[caption id="attachment_2015" align="alignleft" width="236" caption="I may have a few ideas..."][/caption]
Greetings Cosmic Americans!
Of course, I believe that the answer is yes. This summer, I will take part in a panel at the Civil War Institute's annual conference at Gettysburg College with fellow Civil War bloggers Kevin Levin, Brooks Simpson, and Mark Grimsley. The so-called "gulf" is one of the principal issues that I will be addressing.
Years ago, before the Internet opened the doors for real-time access to just about anyone anywhere in the world, the television historical documentary probably stood alone as the medium most likely to serve as the middle ground on which academic historians and an informed public might relate.
In 1996, historian Gary Gallagher, writing of Ken Burns's The Civil War, noted reactions among academics, who protested the absence of issues falling outside the field of military history (such as the home front, religion, or gender themes) and the public, who focused on the military and picked nits over missing campaigns and the prominence of the eastern theater of war. The two groups could not see eye-to-eye.
But Gallagher really went after academics. They, he argued, were "content to speak to one another in a language that [excluded] anyone outside the university community...a sense of "we know best" [permeated] much of their commentary about Burns." In short, scholars were put off by the public's fondness for battles, generals, and narrative integrity. They wanted "real history" as defined by scholars. One might assume then, that these scholars returned to their studies and continued to ignore the public. Perhaps they proceeded with their dense works laden with esoteric language that no one ever read. Who knows?
Has anything changed? Yes indeed. The advent of blogging and micro-blogging (i.e. Twitter) has extended the reach of those academics who are both ready to accept the literate public into their super-special club, and willing to embrace the tools that make it possible.
The limits of blogging are defined only by the limits of the blogger. Not all blogs are created equal. Academics who blog, and there are a number of first-rate bloggers, are successful precisely because of their openness, their consistency, their engagement with the commenting public (regardless of the comment) and of course, their historical content - often defined not by scholars...but by the public scholars seek to reach. Student-run blogs are also worthy of mention. 901 Stories from Gettysburg, for example, brings the voices of the battlefield to the public - all courtesy of the research of Gettysburg college students. The blog has its shortcomings (there is currently no forum open for discourse), but as it develops it is sure to become a wonderful platform for academics, students, and the public to exchange ideas.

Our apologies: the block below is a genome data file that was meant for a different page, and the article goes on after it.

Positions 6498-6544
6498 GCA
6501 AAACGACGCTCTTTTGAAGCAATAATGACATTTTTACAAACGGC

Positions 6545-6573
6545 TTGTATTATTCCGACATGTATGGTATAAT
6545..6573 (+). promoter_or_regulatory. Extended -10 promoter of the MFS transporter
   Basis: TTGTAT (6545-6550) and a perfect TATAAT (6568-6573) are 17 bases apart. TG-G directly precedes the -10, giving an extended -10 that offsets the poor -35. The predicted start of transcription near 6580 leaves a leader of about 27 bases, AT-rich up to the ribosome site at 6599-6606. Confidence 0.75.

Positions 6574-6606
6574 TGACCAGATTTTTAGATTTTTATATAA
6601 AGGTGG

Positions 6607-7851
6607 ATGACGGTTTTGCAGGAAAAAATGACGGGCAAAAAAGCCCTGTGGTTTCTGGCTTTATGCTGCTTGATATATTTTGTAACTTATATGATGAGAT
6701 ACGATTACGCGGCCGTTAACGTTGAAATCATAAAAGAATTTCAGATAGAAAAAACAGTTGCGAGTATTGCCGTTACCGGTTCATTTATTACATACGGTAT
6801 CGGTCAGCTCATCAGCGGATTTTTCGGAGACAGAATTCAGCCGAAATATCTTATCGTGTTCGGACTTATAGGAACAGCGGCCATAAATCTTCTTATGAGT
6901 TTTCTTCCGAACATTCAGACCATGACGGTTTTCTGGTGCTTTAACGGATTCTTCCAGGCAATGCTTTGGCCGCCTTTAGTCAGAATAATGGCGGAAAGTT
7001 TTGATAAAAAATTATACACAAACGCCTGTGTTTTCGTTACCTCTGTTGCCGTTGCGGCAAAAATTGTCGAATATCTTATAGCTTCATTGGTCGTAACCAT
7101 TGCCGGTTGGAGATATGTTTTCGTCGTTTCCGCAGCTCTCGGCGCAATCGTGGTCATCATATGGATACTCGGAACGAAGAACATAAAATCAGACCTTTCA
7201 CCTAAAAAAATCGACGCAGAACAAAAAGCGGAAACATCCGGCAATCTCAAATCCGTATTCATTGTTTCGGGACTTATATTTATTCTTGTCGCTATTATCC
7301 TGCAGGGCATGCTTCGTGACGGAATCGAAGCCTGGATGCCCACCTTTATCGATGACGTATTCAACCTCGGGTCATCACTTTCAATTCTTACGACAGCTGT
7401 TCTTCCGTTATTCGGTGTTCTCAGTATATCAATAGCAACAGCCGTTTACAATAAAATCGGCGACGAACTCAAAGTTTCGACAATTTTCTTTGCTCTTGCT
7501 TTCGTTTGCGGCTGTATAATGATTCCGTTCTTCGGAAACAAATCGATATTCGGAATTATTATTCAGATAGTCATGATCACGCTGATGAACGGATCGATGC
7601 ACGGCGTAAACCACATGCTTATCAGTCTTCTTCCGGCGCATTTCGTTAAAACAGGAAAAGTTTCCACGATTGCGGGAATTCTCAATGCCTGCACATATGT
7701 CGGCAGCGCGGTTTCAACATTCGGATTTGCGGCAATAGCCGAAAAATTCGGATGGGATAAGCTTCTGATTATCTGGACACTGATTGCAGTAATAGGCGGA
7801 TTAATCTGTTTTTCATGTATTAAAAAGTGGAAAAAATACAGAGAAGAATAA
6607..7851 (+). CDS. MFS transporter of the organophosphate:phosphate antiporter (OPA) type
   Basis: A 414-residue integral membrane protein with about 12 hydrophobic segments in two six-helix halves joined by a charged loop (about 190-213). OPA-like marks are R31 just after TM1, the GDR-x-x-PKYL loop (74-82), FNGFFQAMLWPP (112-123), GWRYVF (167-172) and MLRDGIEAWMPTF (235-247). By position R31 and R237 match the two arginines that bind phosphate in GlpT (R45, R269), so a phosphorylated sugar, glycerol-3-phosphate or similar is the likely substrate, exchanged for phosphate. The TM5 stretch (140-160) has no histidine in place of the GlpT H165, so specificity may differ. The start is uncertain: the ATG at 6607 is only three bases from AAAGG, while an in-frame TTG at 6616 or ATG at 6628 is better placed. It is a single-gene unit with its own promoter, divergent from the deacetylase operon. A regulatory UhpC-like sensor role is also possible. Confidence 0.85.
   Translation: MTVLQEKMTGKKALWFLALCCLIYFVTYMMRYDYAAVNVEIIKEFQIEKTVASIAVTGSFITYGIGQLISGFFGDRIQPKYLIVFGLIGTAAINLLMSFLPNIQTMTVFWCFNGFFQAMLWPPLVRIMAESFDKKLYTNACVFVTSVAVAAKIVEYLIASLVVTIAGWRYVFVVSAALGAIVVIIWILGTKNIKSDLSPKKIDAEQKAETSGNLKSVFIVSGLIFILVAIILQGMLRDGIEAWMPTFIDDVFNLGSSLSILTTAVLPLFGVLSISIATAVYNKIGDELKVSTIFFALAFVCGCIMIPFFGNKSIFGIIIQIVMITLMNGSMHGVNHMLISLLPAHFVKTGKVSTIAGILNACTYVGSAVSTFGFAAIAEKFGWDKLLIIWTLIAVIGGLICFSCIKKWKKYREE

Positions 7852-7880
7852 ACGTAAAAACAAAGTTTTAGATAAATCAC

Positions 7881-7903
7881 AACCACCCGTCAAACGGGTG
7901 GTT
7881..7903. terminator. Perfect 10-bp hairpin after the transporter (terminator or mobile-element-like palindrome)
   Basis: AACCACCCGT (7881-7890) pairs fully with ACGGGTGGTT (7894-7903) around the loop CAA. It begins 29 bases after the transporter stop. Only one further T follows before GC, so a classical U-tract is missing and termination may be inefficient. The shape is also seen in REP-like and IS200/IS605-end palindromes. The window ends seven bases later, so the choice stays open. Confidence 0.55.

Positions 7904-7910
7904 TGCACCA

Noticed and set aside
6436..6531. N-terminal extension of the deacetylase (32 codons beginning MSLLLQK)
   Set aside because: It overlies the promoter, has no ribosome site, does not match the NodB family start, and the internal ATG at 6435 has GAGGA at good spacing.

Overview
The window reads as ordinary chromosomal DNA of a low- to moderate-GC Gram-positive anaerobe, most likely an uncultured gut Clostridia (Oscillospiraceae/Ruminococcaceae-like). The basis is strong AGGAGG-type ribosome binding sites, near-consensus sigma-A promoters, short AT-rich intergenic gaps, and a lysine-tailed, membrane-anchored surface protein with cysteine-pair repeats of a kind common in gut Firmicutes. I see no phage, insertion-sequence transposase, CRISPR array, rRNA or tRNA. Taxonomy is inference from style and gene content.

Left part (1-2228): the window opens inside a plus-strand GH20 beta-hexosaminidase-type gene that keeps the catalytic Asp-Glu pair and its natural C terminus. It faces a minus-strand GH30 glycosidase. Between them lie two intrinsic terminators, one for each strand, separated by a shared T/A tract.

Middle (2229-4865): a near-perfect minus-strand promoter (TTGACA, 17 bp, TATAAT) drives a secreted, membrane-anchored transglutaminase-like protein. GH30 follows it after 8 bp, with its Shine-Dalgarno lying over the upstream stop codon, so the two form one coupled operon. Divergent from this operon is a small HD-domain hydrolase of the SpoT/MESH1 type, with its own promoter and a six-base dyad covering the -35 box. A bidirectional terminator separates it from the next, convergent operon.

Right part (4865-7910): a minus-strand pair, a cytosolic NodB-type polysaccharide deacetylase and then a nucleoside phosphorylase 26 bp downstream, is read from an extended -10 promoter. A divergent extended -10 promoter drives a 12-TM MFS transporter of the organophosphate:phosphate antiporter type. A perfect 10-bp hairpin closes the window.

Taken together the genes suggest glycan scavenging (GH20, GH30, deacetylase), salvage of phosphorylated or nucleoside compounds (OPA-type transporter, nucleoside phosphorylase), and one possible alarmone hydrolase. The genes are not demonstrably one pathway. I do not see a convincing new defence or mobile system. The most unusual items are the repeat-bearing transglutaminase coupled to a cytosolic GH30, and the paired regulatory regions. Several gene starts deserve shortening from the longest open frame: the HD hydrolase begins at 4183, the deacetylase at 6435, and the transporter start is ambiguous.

Twitter is perhaps the most powerful, but alas, most misunderstood and misused tool. Many historians, historical institutions, and lay people alike miss opportunities to create and maintain informed conversations on historical matters (in 140 characters or less - believe me...it's possible) by ignoring this communication powerhouse. Granted, Twitter can be a number of things - a platform for self-indulgent narcissists with too much time on their hands, or, it can be a media dumping ground - harnessed by would-be marketers for free advertising. Both fail miserably to reach anyone. But with patience and attentiveness, Twitter can (and does) facilitate discourse between academic and academic, academic and the public, and the public with everyone.
In 2012, the University still is what it is (snicker). For now, exclusivity reigns triumphant, and many (but most certainly not all) of its scholars look condescendingly at a public who just doesn't know any better...all the while creating more of the same. But as things change - and they always do - some academics are extending their reach beyond the hallowed halls of academia, breaking traditions, coloring outside the lines, and (if you can believe it) functioning in the real world.
Which means the way we teach and learn history is changing too. Maybe it's time to add my Twitter handle and blog address to my vita. You know...I am not kidding about this.